Polish activists report that 'in the east of the country' some local people have offered food and shelter to those who have managed to make it through. They have also faced state reprisal for doing so. This is a frighteningly familiar story.

It is not just in north-eastern Europe. It is in the south-east too.

This major investigation by the German magazine Der Spiegel and a consortium of European news organisations revealed a shocking and similar picture in Croatia and in Greece.

It goes beyond what had already been normalised through the disgraceful EU-Turkey anti-refugee deal in 2016. That paid the authoritarian state in Turkey to stop people travelling across the Aegean and it introduced a fast-track system of sending people back if they did avoid drowning and made it.

The investigation found that Greek authorities, buttressed by balaclava-wearing additional forces, have been seizing people who make it to dry land, forcing them into unseaworthy dinghies and towing them back to sea – to meet whatever fate.

The sanitising term being used is 'pushbacks'. That was the policy pioneered by Australian governments of intercepting boats in the ocean and pushing them away from Australian territory or maritime space so that Australia could avoid its legal international obligations to them.

What the Greek government is doing is worse. Along with the European border agency Frontex and who knows what private contractors, they are taking people from a place of safety on dry land and dumping them at sea. People have drowned.

In many legal systems that satisfies at least the initial stage of considering a charge of murder.

The Dutch journalist Ingeboug Beugel, who has scrupulously researched this, confronted the Greek prime minister Kyriakos Mitsotakis about it at a joint press conference in Athens on Tuesday with his Dutch counterpart.

The meltdown of Mitsotakis in response has ripped through Greek media. He has been so used to a tame press corps that he could not deal with someone pointing out that he and the EU authorities are lying about the illegal anti-refugee policy.

Of course the same EU authorities, especially in the better-off north, will occasionally issue words of concern when an atrocity becomes so widely reported that they cannot keep quiet. They do this on occasion when some truth about the Libyan militias they work with leaks out.

So Mark Rutte, the Dutch prime minister, came to the rescue of the ranting Greek prime minister. Horst Seehofer, interior minister of the outgoing German government, rallies support for the Polish government, as do all the EU officials even as they talk piously of the need for judicial independence in Poland and that 'rule of law'.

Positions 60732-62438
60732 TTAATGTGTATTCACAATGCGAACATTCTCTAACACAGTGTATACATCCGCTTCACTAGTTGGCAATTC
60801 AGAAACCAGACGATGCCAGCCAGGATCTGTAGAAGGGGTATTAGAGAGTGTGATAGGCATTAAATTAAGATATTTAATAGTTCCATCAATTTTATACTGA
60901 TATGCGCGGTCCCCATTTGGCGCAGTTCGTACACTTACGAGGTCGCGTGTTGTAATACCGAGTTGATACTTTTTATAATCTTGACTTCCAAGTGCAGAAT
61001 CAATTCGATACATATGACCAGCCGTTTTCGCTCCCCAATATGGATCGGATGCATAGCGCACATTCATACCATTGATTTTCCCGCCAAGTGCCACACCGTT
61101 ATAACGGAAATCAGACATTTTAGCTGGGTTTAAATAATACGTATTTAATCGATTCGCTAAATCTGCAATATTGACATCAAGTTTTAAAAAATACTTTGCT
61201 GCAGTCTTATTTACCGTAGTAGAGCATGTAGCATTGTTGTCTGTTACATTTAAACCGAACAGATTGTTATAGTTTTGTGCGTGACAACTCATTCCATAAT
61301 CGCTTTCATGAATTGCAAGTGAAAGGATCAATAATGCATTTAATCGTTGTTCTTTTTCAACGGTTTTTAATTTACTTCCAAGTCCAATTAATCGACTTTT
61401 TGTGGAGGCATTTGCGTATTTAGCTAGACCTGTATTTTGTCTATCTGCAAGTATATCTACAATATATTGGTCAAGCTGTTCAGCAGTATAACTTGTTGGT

As for the British government? It is in no position to say much at all as even its Border Force guards and its own lawyers warn against Priti Patel's drive for Britain to be like Poland and Greece in putting migrants' lives further at risk. She wants to institute her own form of pushback, and doubtless have a political war with France. The currency is to be paid for by both sides in refugee lives.

This is where we are. It is set to get worse. So are the false excuses. Oh, it's Russia trying to destabilise us. Maybe. But that isn't the issue. Or it is Turkey using Syrians against Greece. Or it is the French trying to make Britain pay for Brexit.

All that is in the margin even where there is a scintilla of truth. The big issue is this:

We are seeing just a glimpse of the future. All week we have had the great and the good in Glasgow talking about the dislocation and mass movement of people that may happen as a result of climate change, and just how urgent everything is. 

We have the merest part of that now in the forests of northern europe and the seas of the south. So the issue is this: people are going to move. They are already uprooted by often western-driven wars and economic despoliation. Do we say they are welcome – or do we ally with those who do not care how many die attempting the crossing?

And this is to a continent that is for the most part aging and crying out for people to fill all sorts of shortages.

Many networks in Europe are discussing mobilisations over this crisis. Not next year. Now. There is urgency. More people are opposed to this unfolding atrocity than we might think. That is true in Poland where a minority, but it is a third, are with the refugees.

This is something to take deep into the working-class movement.

The alternative is to harden our hearts to refugees cold and hungry hiding from armed men in the forests of eastern Europe or the shores of the Aegean.

Not this time. 

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Kevin Ovenden

Kevin Ovenden

Kevin Ovenden is a progressive journalist who has followed politics and social movements for 25 years. He is a leading activist in solidarity with the Palestinian struggle, led five successful aid convoys to break the siege on Gaza, and was aboard the Mavi Marmara aid ship when Israeli commandoes boarded it killing 10 people in May 2010. He is author of Syriza: Inside the Labyrinth.